Congress has proposed several bills during the recent legislative session as part of an effort to scale back government regulation on different aspects of American life, including a new one that will scale back efforts to make school lunches healthier.
The Associated Press has reported that Congress is proposing a bill that would push back against efforts by the U.S. Department of Agriculture and the Obama administration to limit french fries and pizza, among other adjustments.
Lobbyists for the potato, salt and food preparation industries have told the AP that the government shouldn't tell kids what to eat, while the USDA has said lawmakers shouldn't put special interest groups ahead of children's health.
The final version of a spending bill, released late on Nov. 14, would force the USDA to abandon an attempt to limit servings of potatoes and starchy vegetables to two per week, delay proposed limits on sodium and delay a requirement to boost whole grains — all of which were changes proposed earlier this year.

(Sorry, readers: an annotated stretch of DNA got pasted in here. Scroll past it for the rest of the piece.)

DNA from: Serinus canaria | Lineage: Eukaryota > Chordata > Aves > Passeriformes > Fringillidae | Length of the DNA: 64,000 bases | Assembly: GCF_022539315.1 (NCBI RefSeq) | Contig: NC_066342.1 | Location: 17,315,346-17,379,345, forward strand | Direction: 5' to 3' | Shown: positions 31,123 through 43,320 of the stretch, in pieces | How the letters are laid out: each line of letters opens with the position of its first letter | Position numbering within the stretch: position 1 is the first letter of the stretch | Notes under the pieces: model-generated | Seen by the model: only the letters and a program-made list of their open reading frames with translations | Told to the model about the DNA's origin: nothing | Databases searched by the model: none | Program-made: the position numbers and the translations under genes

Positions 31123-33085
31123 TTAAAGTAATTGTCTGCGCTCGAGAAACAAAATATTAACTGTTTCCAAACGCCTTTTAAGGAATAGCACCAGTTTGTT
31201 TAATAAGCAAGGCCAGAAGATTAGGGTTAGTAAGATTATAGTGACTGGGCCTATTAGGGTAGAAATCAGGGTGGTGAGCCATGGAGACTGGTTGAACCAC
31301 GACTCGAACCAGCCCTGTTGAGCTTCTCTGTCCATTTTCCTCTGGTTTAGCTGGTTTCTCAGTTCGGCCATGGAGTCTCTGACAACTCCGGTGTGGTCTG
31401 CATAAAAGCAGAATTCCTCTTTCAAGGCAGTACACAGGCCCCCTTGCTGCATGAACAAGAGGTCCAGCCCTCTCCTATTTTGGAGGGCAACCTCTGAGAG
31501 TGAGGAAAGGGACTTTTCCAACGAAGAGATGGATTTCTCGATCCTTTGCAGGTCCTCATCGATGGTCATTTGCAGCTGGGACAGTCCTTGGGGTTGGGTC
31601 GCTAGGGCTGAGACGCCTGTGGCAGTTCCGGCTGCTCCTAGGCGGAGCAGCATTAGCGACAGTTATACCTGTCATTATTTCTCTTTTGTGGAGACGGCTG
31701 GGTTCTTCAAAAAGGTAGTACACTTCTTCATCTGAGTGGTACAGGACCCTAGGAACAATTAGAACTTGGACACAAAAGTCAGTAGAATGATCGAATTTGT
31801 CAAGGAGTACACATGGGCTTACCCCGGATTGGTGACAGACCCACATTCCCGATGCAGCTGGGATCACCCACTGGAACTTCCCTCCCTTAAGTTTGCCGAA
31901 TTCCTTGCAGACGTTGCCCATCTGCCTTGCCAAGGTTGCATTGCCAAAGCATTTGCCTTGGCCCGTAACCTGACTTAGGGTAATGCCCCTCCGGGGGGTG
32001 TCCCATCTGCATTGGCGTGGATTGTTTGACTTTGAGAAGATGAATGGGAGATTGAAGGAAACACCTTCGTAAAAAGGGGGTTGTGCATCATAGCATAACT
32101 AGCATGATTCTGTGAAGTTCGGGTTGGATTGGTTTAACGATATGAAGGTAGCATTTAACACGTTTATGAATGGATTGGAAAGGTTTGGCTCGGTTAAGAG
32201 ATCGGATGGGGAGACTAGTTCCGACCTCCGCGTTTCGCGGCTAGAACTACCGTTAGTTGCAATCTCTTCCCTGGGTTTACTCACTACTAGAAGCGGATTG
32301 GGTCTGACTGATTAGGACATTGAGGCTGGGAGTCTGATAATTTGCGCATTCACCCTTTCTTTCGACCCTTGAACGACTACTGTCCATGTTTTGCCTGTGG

The spending bill also would allow tomato paste on pizza to be counted as a vegetable, as it is now. The department's proposed guidelines would have required that a half cup of tomato paste be used in order for a food to count as a vegetable.
The changes were lobbied for by food companies that produce frozen pizza, the salt industry and potato growers, according to the AP. Some conservatives in Congress have called the push for healthier foods an "overreach" while stating that the government shouldn't be telling children what to eat.
The changes were based on 2009 recommendations by the Institute of Medicine, whom deemed them necessary to reverse the trend toward childhood obesity and reduce future healthcare costs among overweight children.
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